The 243 listed and authorized covers include:
2 U.S. Postal Service covers, one of which was publicly canceled on the moon by Scott at the request of the U.S. Postal Service; the second cover, a backup, was not taken to the lunar surface. Both covers have been returned to the Postal Service (in Washington, D. C.)
1 Wright Brothers commemorative cover, dated 1928 and autographed by Orville Wright, which was carried by Worden for a friend and is currently in that friend's possession.
1 cover labeled "flown to the Moon" bearing a First Man on the Moon stamp and a Bliss Centennial three-cent stamp, which was carried by Irwin for a personal friend of Richard Gordon, former astronaut, and is currently in that friend's possession.
8 covers imprinted with a Shamrock and bearing notation, "This envelope flew to the moon on Apollo 15 - Jim Irwin," which were carried by Irwin. Two have been given to and are retained by NASA employees and six remain in Irwin's possession.
87 Apollo 12 covers (initially thought to be 88) that did not fly on that mission and which were carried on Apollo 15 by Irwin for Mrs. (Barbara) Gordon. These are in the possession of Mrs. Gordon, a stamp collector.
144 Apollo 15 covers which were carried by Worden. 100 of these were especially printed with a cachet showing 15 phases of the moon and marked with the launch and recovery dates by F. Herrick, a philatelist and friend of Worden's, with the aid of Herrick's son. Herrick had advised the Apollo 15 crew to carry first-day covers and to then store them safely for some years, during which they would become valuable collector's items. On the USS Okinawa, the Apollo 15 recovery ship, the astronauts placed two eight-cent stamps purchased on board by Worden on each of these covers and they had the covers canceled by the shipboard post office. The astronauts later autographed these covers while flying back from Hawaii to Houston. Sixteen covers were torn or damaged and were destroyed. Worden gave away 28 of these covers to friends. He then gave 40 to Herrick (28 for himself and 12 for Herrick's son) and entrusted the remaining 60 to Herrick for safekeeping. Herrick has stated that he personally sold three of his covers, has sent several to Europe for eventual sale, and has sold ten more through a dealer on commission; Herrick has realized some $7,175 thus far. To date, no information has been developed indicating that there were agreements or arrangements between Herrick and Worden whereby Worden was to have received anything of value from any sale of the covers by Herrick. Worden later requested Herrick to return the 60 covers entrusted to him; the returned covers have been impounded by NASA.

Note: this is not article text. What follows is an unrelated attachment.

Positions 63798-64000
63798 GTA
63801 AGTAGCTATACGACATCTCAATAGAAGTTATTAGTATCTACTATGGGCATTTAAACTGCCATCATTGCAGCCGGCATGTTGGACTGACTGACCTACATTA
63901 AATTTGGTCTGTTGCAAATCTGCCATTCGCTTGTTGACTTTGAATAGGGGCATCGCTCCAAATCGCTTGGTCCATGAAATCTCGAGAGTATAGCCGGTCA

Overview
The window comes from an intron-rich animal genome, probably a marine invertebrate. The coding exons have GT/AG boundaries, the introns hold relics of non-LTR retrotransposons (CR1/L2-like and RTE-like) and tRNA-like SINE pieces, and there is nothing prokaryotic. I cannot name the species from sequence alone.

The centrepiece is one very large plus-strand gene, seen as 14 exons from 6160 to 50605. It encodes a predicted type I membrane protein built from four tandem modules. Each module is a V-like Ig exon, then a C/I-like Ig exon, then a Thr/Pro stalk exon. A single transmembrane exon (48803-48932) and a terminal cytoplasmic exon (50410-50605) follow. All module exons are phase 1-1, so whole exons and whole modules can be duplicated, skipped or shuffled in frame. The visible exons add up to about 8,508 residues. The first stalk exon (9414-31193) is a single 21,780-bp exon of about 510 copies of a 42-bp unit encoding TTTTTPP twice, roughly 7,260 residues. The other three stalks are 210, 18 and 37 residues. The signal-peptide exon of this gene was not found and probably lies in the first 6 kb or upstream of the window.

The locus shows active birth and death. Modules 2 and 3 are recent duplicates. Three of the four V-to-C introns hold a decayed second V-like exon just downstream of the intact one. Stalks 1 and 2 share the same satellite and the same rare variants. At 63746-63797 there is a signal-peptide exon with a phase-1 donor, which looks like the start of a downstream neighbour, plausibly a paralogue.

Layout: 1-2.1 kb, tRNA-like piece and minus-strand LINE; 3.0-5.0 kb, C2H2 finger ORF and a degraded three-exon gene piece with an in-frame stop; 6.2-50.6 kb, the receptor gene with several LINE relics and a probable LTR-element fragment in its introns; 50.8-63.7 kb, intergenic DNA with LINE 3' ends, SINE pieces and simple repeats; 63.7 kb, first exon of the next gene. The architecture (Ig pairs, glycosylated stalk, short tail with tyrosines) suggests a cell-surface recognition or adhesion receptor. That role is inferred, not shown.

The 398 unauthorized covers (initially thought to number 400) are lightweight envelopes carrying as a cachet a replica of the official Apollo 15 patch overprinted with an Air Force wing and propeller emblem. They were part of a large order of cacheted covers paid for by a privately employed public relations man with a wide circle of friends among the NASA astronauts.
These 398 were properly packaged for flight and carried on board Apollo 15 by Scott in a pocket of his space suit; each carried a ten-cent "First Man on the Moon" stamp and had been canceled at the Kennedy Space Center Post Office early on July 26, 1971, the morning of the flight. These covers were not listed as being in Scott's preference kit; had they been so listed, they would probably have been routinely approved for inclusion in a preference kit as had the 243 authorized covers noted above.